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A Star is Born

   

A Star is Born (1954) starring Judy Garland, James Mason

As a band singer guided to heights of show-business success by an alcoholic ex-matinee idol, Judy Garland performs one superb song after another (most by Harold Arlen and Ira Gershwin) in a production – also starring James Mason and directed by George Cukor – that exhilarates with its craft and style even as it moves toward a heartbreaking finale. Shortened after its 1954 premiere and reconstructed to near its original length in 1983, A Star Is Born endures as one of Hollywood’s supreme triumphs.

Vicki Lester: [Norman has finished looking through her scrapbook] You know as much about me as I do myself. But… you see how long it’s taken me to get this far. Now, all I need is just a little luck.
Norman Maine: What kind of luck?
Vicki Lester: Oh, the kind of luck that every girl singer with a band dreams of – one night a big talent scout from a big record company might come in and he’ll let me make a record.
Norman Maine: Yes, and then?
Vicki Lester: Well, the record will become number one on the Hit Parade, it’ll be played on the jukeboxes all over the country… and I’ll be made [laughs self-deprecatingly at the implausibility]
Vicki Lester: End of dream.
Norman Maine: There’s only one thing wrong with that.
Vicki Lester: I know – it won’t happen!
Norman Maine: No, it might happen pretty easily – but the dream isn’t big enough.

Review

A Star is Born is a wonderfully acted, enjoyable, and heartbreaking film. It’s the story of a pretty young woman, discovered by an alcoholic actor who’s on a downward spiral. It’s very well done, with great acting all around.

At its heart, it’s an interesting, and sad, look behind the scenes of how Hollywood creates stars, chews them up, and spits them out. There’s a very well-acted, heartbreaking scene, where Judy Garland’s character, Vicki, is accepting an award. Her husband, Norman Maine, is drunk. He’s self-medicating his pain with alcohol. He stumbles on stage, and makes a heartfelt plea for work. Work, doing what he loves. While talking, he accidentally backhands Vicki. He’s truly sorry, but it’s too late.

Despite Vicki’s love for him, he continues his downward spiral. She tries helping hm, going as far as to go to court, where he’s been in the drunk tank. And she tells the judge that she’ll take full responsibility for her husband.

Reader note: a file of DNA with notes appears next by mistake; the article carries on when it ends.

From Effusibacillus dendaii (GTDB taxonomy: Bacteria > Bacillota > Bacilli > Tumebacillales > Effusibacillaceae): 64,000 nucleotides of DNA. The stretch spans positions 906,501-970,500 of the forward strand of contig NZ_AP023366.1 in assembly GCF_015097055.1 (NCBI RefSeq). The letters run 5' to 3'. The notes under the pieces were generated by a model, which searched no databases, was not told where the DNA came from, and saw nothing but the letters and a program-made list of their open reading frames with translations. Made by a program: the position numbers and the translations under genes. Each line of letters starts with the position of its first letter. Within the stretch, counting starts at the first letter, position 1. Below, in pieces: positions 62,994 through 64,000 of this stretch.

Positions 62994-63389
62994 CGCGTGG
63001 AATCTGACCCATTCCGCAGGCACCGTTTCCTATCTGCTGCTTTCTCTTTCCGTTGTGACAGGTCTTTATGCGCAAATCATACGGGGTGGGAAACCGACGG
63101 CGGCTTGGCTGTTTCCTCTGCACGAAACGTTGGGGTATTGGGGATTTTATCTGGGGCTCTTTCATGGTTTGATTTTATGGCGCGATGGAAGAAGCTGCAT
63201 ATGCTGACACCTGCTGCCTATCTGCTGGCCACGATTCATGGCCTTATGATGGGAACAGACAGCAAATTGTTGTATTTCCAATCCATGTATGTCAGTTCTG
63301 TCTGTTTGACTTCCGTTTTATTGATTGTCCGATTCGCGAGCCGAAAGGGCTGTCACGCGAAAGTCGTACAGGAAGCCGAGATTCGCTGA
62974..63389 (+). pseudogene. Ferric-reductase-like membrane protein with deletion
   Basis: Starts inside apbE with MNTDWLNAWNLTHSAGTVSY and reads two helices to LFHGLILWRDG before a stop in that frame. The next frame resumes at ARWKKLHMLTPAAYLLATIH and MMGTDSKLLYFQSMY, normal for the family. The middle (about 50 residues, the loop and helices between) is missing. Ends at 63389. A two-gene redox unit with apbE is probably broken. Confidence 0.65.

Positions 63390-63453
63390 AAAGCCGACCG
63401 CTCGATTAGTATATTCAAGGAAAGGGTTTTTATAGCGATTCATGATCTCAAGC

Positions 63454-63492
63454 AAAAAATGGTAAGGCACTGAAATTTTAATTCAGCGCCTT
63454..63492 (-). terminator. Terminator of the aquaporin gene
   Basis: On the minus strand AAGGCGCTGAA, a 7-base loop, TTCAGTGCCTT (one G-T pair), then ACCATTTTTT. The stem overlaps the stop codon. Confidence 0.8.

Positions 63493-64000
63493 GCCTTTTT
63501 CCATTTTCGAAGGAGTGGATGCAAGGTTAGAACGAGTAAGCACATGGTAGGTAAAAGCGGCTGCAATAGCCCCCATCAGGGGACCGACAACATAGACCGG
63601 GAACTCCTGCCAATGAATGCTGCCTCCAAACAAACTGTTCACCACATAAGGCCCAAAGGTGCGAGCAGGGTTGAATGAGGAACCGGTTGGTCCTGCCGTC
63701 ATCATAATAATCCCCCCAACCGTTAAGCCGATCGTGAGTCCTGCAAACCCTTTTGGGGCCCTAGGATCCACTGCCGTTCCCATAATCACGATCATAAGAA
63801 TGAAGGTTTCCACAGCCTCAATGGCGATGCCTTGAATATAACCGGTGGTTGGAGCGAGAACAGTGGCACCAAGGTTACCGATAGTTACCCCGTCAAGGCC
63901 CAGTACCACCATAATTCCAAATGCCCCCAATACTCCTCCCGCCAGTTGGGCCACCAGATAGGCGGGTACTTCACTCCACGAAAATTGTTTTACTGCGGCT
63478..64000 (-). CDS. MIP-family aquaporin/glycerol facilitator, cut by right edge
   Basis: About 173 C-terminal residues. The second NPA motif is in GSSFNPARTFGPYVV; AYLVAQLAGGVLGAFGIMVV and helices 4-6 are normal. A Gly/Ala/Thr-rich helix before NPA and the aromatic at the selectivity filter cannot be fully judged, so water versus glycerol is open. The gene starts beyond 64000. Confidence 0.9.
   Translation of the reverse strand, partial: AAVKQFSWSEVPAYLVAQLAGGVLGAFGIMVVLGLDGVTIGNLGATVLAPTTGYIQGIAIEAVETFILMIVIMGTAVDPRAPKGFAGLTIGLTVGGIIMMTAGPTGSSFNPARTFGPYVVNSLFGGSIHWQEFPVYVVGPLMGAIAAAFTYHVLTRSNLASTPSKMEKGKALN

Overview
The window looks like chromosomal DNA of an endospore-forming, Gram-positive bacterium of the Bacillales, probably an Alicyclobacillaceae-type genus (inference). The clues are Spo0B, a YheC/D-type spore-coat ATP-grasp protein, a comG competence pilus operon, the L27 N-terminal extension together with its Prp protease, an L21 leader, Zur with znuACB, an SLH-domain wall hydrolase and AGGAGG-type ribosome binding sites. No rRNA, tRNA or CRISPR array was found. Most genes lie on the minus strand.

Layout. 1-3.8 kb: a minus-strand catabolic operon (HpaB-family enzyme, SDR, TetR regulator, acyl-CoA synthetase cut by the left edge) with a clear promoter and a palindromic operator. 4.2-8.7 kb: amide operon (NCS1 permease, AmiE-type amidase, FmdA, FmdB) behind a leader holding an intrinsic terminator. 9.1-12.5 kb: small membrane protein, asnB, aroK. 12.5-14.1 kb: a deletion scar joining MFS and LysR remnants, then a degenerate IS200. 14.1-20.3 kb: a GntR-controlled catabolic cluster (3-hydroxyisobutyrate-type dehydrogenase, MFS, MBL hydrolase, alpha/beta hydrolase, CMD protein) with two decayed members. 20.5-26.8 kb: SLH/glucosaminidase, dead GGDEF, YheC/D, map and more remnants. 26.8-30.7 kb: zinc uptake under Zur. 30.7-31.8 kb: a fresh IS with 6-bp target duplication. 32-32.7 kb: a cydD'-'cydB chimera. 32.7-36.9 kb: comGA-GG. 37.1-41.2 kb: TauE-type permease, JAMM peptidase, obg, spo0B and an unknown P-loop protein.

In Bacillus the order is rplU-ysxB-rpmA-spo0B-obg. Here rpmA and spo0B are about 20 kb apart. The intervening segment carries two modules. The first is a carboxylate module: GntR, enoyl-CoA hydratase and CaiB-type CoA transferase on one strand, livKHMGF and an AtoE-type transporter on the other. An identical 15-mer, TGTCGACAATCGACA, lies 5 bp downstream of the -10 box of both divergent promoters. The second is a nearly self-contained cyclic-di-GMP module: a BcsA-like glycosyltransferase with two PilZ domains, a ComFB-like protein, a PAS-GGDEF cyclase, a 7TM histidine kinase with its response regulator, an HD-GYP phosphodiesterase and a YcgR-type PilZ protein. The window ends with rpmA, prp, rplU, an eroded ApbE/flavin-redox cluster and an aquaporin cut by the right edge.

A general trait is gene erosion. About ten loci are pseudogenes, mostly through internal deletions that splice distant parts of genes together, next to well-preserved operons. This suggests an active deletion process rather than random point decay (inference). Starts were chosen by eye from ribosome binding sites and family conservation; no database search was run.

So then, Norman realizes what he’s doing to her. And, the truly, deeply, loves her. He can’t stop his drinking, or downfall. So he does the only thing he thinks he can do for her. He supposedly goes for a swim …. To intentionally drown. And to free the woman that he loves, to live her best life. But she truly loves him as well. She lives on, but she will not let his memory die.

Vicki Lester: Hello, everybody. This is Mrs. Norman Maine.

Cast of characters

Product description

A STAR IS BORN was conceived as a comeback vehicle for Judy Garland, who gives a fascinating and heartrending performance in perhaps the finest work of her career. This film was director George Cukor’s first musical and first color picture; the tale of a doomed Hollywood couple, it was a remake of the 1937 William Wellman movie with Janet Gaynor and Fredric March. Garland plays young singer Esther, who saves Norman Maine (James Mason), a famous star, from making a fool of himself onstage.

Maine is an alcoholic whose career is on the wane but who manages, nonetheless, to acknowledge Esther’s talent and help her jump-start a career in Hollywood. But as her star rises and his declines, Maine’s misery grows. Harold Arlen and Ira Gershwin provided Garland with songs that would become standards in her concert repertoire, including “The Man That Got Away,” which earned an Oscar nomination for Best Song.

Songs

  • Gotta Have Me Go with You
    • Music by Harold Arlen
    • Lyrics by Ira Gershwin
  • The Man That Got Away
    • Music by Harold Arlen
    • Lyrics by Ira Gershwin
  • Here’s What I’m Here For
    • Music by Harold Arlen
    • Lyrics by Ira Gershwin
  • Lose That Long Face
    • Music by Harold Arlen
    • Lyrics by Ira Gershwin
  • Someone at Last
    • Music by Harold Arlen
    • Lyrics by Ira Gershwin
  • It’s a New World
    • Music by Harold Arlen
    • Lyrics by Ira Gershwin
  • Trinidad Coconut Oil Shampoo
    • Music by Harold Arlen
    • Lyrics by Ira Gershwin
    • Commercial jingle performed by Judy Garland
  • Born in a Trunk
    • Music by Roger Edens
    • Lyrics by Leonard Gershe
  • Swanee
    • Music by George Gershwin
    • Lyrics by Irving Caesar
    • Performed by Judy Garland as part of the “Born in a Trunk” medley
  • I’ll Get By (As Long as I Have You)
    • Music by Fred E. Ahlert
    • Lyrics by Roy Turk
    • Performed by Judy Garland as part of the “Born in a Trunk” medley
  • You Took Advantage of Me
    • Music by Richard Rodgers
    • Lyrics by Lorenz Hart
    • Performed by Judy Garland as part of the “Born in a Trunk” medley
  • Black Bottom
    • Music by Ray Henderson
    • Lyrics by Buddy G. DeSylva and Lew Brown
    • Performed by Judy Garland as part of the “Born in a Trunk” medley
  • The Peanut Vendor (El Manicero)
    • Written by Moïse Simons
    • English lyrics by L. Wolfe Gilbert and Marion Sunshine
    • Performed by Judy Garland as part of the “Born in a Trunk” medley
  • Melancholy, aka “My Melancholy Baby
    • Music by Ernie Burnett
    • Lyrics by George A. Norton
    • Performed by Judy Garland as part of the “Born in a Trunk” medley
  • Born in a Trunk
    • Music & Lyrics by Leonard Gershe

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